The 18th Amendment forbade the “manufacture, sale and transportation of intoxicating liquors”—not their consumption. By law, wine, beer, or spirits Americans had stashed away in January 1920 were theirs to keep and enjoy in the privacy of their homes. For most, this amounted to only a few bottles, but some affluent drinkers built cavernous wine cellars and even bought out whole liquor store inventories to ensure they had healthy stockpiles of legal hooch.

The Volstead Act included a few interesting exceptions to the ban on distributing alcohol. Sacramental wine was still permitted for religious purposes (the number of questionable rabbis and priests soon skyrocketed), and drug stores were allowed to sell “medicinal whiskey” to treat everything from toothaches to the flu. With a physician’s prescription, “patients” could legally buy a pint of hard liquor every ten days. This pharmaceutical booze often came with seemingly laughable doctor’s orders such as “Take three ounces every hour for stimulant until stimulated.” Many speakeasies eventually operated under the guise of being pharmacies, and legitimate chains flourished. According to Prohibition historian Daniel Okrent, windfalls from legal alcohol sales helped the drug store chain Walgreens grow from around 20 locations to more than 500 during the 1920s.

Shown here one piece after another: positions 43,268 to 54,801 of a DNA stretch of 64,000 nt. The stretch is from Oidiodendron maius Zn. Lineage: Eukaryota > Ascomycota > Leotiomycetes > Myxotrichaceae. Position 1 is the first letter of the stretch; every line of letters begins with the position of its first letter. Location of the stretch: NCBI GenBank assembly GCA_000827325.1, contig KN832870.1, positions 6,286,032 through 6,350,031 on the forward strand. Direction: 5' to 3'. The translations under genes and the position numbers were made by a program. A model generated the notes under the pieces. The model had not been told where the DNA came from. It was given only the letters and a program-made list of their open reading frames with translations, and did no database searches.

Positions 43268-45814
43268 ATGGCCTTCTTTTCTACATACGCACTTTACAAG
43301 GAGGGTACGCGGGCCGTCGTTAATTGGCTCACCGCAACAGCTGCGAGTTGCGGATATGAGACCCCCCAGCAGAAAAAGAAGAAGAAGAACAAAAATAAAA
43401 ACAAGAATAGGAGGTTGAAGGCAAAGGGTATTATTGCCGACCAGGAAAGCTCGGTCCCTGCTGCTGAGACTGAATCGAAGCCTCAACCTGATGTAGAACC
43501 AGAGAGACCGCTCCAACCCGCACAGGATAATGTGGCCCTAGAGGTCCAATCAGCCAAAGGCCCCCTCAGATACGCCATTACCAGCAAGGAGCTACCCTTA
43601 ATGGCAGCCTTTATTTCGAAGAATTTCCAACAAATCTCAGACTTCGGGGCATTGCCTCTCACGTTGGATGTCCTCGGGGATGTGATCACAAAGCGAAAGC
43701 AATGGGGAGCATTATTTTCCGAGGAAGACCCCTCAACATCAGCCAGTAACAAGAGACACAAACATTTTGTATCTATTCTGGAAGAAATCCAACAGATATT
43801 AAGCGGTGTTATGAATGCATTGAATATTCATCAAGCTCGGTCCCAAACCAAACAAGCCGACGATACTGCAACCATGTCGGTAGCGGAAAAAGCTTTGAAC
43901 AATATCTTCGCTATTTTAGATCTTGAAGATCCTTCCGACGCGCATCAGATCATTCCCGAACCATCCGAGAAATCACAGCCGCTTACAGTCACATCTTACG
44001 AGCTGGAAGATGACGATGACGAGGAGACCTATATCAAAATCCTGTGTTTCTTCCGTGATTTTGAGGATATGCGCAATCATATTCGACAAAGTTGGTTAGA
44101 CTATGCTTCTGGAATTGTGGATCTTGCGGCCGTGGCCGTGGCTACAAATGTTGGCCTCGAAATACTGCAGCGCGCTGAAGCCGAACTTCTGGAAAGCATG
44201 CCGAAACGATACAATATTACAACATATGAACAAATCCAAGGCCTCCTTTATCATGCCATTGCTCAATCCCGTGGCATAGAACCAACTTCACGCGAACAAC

"I FINALLY got to check out Barrique and the upstairs 18th Amendment Lounge with a great group of friends. I started out with a delicious Red Wine Whiskey Sour and the fried green tomatoes (both were to die for) and ended with Surf n Turf. Perfectly cooked medium-rare ribeye with a juicy lobster tail served over herb mashed potatoes and asparagus. Delicious food and drinks, relaxed atmosphere and great people to make you feel right at home! Shoutout to Tony and Eli for accommodating us."

-Melissa J via